Of all the AC&F dishes, this was one was served the most hot in temperature, and my tablemate suggested the reason: Baldarotta’s began as a catering company, so they have experience cooking food for large events. The bone-in meat was insanely delicious and fell off the bone easily. The robust Italian flavors in the rib were matched by the well seasoned cheesy polenta and the flavorful softened greens. The dark herby tomato sauce brought it all together for one epic Italian dish.
Chicken + Black Garlic Dumplings | Harmony Korean BBQ
Chef Team 5 was Harmony Korean BBQ led by Chef Blake Biggs, who was previously chef at Miga and sous chef at Bacaro. Chef Biggs made chicken and black garlic dumplings in a tomato and kimchi broth with estate vegetables from Epiphany Farms. The dumplings were made with grains from Funks Grove Heritage Fruits & Grains, and the black color of the gnocchi was instantly interesting. The soup had great tomato and fennel flavors with a little spiciness, and large pieces of poached chicken soaked up the kimchi broth. Chopped onions, cabbage, carrots, and broccoli added a dose of local produce.
The chicken and dumplings were served from a giant pot, so the dish had the fastest line of the night. My favorite part of this dish was the black garlic garnish that added a delicious salty, garlicky crunch. To make black garlic, regular garlic bulbs are aged, and Chef Biggs took three weeks to age Epiphany Farms garlic in rice cookers to achieve black garlic. Then the black garlic was cooked down with caramelized onions, pureed, added to a tempura batter, and fried until crispy. That much time spent on something as simple as a garnish showed Chef’s dedication to detail.
This year’s baking competition was a duel between Compassionate Crumbs and Heidi Leuszler.
Baker 1 was Compassionate Crumbs, a company that opened in 2019. Baker Michelle Schneider made aronia berry gooey crumb bars which were made from Fellowship Farms aronia berries. The gooey bar was cut into squares for event guests which made for simple serving. It was a big portion and a tasty sweet berry bite, and though I wasn’t that impressed with this particular dessert, I did like the tart flavor of the aronia berries and the crumble topping.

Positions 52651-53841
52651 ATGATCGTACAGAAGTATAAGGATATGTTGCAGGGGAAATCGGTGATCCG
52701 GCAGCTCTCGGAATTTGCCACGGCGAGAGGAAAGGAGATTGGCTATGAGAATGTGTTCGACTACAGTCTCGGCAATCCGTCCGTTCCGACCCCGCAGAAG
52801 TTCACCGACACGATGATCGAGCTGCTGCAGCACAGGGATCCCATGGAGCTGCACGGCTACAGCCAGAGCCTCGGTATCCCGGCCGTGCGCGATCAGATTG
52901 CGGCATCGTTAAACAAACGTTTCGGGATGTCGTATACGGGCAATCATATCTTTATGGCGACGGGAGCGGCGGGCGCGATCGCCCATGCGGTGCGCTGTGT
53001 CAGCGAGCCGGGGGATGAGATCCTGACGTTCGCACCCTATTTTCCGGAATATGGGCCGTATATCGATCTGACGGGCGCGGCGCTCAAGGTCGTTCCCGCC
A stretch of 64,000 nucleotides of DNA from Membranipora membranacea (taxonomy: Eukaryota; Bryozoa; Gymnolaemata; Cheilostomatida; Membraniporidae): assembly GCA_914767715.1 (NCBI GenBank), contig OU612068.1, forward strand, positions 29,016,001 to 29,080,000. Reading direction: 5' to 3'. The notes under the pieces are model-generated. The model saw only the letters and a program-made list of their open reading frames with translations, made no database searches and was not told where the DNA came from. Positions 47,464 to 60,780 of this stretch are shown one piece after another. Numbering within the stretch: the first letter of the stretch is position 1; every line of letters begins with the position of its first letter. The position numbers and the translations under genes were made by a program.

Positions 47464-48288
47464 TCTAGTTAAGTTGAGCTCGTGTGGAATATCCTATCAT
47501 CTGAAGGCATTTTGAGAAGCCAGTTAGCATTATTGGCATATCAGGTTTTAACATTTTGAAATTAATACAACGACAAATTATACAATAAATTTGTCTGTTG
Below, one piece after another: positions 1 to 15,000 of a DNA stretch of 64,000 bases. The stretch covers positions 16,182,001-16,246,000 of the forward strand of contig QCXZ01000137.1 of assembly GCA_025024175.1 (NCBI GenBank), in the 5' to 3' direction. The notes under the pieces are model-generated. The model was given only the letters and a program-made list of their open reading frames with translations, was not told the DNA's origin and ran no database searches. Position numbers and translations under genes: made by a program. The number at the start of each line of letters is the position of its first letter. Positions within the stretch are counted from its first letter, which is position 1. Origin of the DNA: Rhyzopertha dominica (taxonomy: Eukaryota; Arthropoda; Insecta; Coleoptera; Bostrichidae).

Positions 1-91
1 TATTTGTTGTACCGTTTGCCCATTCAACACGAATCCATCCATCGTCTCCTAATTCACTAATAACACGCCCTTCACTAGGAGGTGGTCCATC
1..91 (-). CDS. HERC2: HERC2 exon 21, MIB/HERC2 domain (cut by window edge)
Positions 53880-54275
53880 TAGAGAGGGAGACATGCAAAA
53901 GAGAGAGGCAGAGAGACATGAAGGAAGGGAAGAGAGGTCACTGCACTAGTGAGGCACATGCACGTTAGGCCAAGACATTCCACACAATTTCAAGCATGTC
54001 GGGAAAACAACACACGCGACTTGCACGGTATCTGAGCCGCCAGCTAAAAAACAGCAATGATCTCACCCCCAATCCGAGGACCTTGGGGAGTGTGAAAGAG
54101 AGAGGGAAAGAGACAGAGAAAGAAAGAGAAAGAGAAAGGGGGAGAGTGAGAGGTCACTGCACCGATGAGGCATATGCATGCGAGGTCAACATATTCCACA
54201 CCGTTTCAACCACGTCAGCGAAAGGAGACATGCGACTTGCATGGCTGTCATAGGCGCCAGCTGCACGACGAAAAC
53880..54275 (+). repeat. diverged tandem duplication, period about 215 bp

Baker 2 was Heidi Leuszler who prepared pear pockets. Phyllo pastry was filled with cheese from Ludwig Farmstead Creamery, herbs, and a handcrafted pear paste made from pears, Red Crib Acres apples, Fox Path Farm ginger, spicebush berries, and prickly ash follicles. The dessert was drizzled with honeycomb from Two Million Blooms in Champaign. I loved the crispiness of the pretty phyllo pocket and the sweet fruit filling.
The 7th Artisan Cup & Fork Winners
There were two categories to win the competition: one decided by a panel of three judges and one winner crowned by the audience.
For the Chef Team competition, the judges awarded first place to Homegrown, and the crowd also chose Homegrown as winner. Second place for people’s choice was Harmony Korean BBQ, and third place was Baldarotta’s.
For the Baker Team competition, the judges chose Heidi Leuszler as winner, and the people chose Compassionate Crumbs for first place.
It was a bold move to give guests three drinks in a slanted room, but guests took on the challenge. The line was long all night for cocktails, but other options had shorter lines. Beer was provided by two vendors. Artesia Brewing offered a vanilla cream ale called Thunderbird. The crisp lager-ale hybrid was brewed with domestic corn, vanilla beans, American steel, and Corinthian leather, and it was the most popular beer at my table. Riggs Beer Company served their American Lager brewed with Riggs-grown barley and white corn in addition to the Hefeweizen, a German-style beer brewed with Riggs wheat.
Cloud Mountain Kombucha offered event guests a selection of four kombucha flavors: the two award winning flavors lemon balm + ginger and the Autumn Mary plus the fall favorite Magic Pumpkin Ride and Yaupon.
The event was a fabulous display of what is so delicious about Champaign-Urbana: local chefs creating unique dishes with ingredients sourced by local farmers and producers. An event like this celebrates what it means to eat local, support local, and celebrate local. Meeting other guests and bonding over a plate of Osso Bucco and maple peach old fashioneds was a lot of fun, and it’s something I’ve certainly missed in these last three years.
The Artisan Cup & Fork is back to being entirely in-person, and the event is annual. Be sure to catch the 8th annual Artisan Cup & Fork next year.
Full List of the 2022 Producers:
Bloomington Spice Works
Flyway Family Farms
Fox Path Farm
Funks Grove Heritage Fruits & Grain
Joyful Wren Farm
Little Brown Cow Dairy
Marcoot Jersey Creamery
Moore Family Farm
Prairie Fruits Farm & Creamery
Red Crib Acres
Sola Gratia Farm
Two Million Blooms